There’s another way to use your imagination, and that is to listen to film scores to movies that you have not yet seen. For example, I found a soundtrack from Star Trek: First Contact. I’d never seen any Star Trek movies at the time, but I fell in love with the epic melody, majestic feel, and the unique use of instruments (it happens to be one of the more popular Star Trek themes, you can listen to it here). I decided to make up a scene of my own to go along with the song in my head. There’s a lot of different feelings in this song, and the scene I made up to go along with it fit with the ever changing mood by the second. For instance, the song begins quietly and the lone trumpet ascends to a crescendo —  I pictured someone running up a hill — and once the music reached full epic blast, the person in my scene came to the top of the hill and was looking down a cliff at a gorgeous waterfall and a community of dragons. It went on from there.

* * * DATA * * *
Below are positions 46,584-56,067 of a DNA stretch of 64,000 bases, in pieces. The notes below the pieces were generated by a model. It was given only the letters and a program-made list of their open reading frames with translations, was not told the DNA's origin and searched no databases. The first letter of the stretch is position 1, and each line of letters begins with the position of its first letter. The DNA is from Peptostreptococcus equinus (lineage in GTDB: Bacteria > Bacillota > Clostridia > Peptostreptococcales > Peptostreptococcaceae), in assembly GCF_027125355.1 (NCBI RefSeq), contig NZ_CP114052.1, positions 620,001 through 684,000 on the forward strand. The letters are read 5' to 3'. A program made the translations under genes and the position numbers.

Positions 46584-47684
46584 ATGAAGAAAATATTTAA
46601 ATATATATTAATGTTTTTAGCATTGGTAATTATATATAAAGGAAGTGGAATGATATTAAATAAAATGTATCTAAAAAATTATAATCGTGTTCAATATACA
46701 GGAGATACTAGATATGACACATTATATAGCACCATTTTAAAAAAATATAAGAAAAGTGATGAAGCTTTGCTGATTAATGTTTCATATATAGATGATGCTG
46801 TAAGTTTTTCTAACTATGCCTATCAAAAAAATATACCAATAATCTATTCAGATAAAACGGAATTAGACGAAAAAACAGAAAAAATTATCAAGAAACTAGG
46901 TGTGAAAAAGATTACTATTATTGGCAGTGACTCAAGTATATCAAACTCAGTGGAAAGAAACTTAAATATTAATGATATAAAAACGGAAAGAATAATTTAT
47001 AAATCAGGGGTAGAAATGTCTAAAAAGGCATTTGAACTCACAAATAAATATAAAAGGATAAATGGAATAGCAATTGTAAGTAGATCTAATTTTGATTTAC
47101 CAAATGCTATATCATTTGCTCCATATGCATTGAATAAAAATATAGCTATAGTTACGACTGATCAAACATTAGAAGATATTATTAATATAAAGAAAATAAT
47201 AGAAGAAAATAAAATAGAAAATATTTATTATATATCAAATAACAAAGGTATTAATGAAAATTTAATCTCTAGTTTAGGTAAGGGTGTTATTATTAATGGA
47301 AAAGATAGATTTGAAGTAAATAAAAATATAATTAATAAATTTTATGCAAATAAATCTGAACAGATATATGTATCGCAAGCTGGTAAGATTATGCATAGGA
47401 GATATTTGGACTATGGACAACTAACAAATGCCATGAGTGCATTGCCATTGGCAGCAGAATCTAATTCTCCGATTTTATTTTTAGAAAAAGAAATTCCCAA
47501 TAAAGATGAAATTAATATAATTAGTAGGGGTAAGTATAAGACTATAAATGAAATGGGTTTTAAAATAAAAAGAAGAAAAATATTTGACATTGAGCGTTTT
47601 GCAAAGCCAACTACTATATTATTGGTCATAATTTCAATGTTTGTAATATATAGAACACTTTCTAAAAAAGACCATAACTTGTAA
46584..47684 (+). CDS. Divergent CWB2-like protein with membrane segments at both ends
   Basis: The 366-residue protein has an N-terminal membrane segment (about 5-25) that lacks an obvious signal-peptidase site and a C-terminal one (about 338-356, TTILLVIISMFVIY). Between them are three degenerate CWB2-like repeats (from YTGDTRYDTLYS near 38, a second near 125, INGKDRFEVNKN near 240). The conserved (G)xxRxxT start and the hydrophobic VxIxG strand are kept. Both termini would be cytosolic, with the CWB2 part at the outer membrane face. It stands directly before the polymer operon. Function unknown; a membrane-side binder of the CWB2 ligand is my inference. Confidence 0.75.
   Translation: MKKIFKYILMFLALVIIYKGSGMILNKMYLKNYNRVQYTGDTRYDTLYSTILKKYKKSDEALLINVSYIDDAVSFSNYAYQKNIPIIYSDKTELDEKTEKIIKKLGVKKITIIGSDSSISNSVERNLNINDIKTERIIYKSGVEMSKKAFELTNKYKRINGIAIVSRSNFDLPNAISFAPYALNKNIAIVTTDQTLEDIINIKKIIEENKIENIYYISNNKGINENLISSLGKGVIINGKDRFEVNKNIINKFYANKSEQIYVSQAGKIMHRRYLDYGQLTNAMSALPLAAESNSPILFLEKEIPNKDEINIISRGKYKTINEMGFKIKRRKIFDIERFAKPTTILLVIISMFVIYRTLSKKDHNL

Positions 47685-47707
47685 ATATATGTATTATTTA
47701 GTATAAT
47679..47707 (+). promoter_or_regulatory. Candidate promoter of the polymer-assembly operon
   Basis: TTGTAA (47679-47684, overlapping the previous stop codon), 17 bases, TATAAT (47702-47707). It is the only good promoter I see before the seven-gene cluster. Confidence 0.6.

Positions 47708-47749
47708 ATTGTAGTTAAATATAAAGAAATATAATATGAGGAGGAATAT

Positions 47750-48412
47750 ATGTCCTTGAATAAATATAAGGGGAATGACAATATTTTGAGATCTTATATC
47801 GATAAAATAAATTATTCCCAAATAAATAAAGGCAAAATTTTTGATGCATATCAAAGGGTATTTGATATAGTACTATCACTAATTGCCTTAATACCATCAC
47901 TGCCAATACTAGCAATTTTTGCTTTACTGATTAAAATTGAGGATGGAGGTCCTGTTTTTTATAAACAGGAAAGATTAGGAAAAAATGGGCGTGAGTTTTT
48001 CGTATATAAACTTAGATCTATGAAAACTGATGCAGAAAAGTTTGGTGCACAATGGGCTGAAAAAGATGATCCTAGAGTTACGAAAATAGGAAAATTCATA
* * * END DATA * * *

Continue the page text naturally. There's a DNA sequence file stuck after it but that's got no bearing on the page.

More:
2) They introduce you to new movies. To be honest with you, I probably would have never had How to Train Your Dragon as one of my favorite fandoms if it hadn’t been for Pandora’s film music station. I had no idea the movie even existed, but there I was, listening to music from a Pirates of the Caribbean radio, when a cute-looking animation cover came up. I was astounded to hear such an amazing — unspeakably incredible — soundtrack from what looked like a little kid’s film. My family heard it also, and we decided to get the movie.

And now, look. How to Train Your Dragon is now and probably will forever be my #1 favorite animated movie. Thanks, random film score Pandora station. Listening to Pandora is a great idea, because it also introduces you to new film scores … and then you’ll fall in love with film scores to movies you’ve never seen … thus you’ll be finding out about new movies through your love of their music. That’s how I began wanting to see the Batman Trilogy, Lord of the Rings, you name it. It’s one of the Little Big happenings in life I love.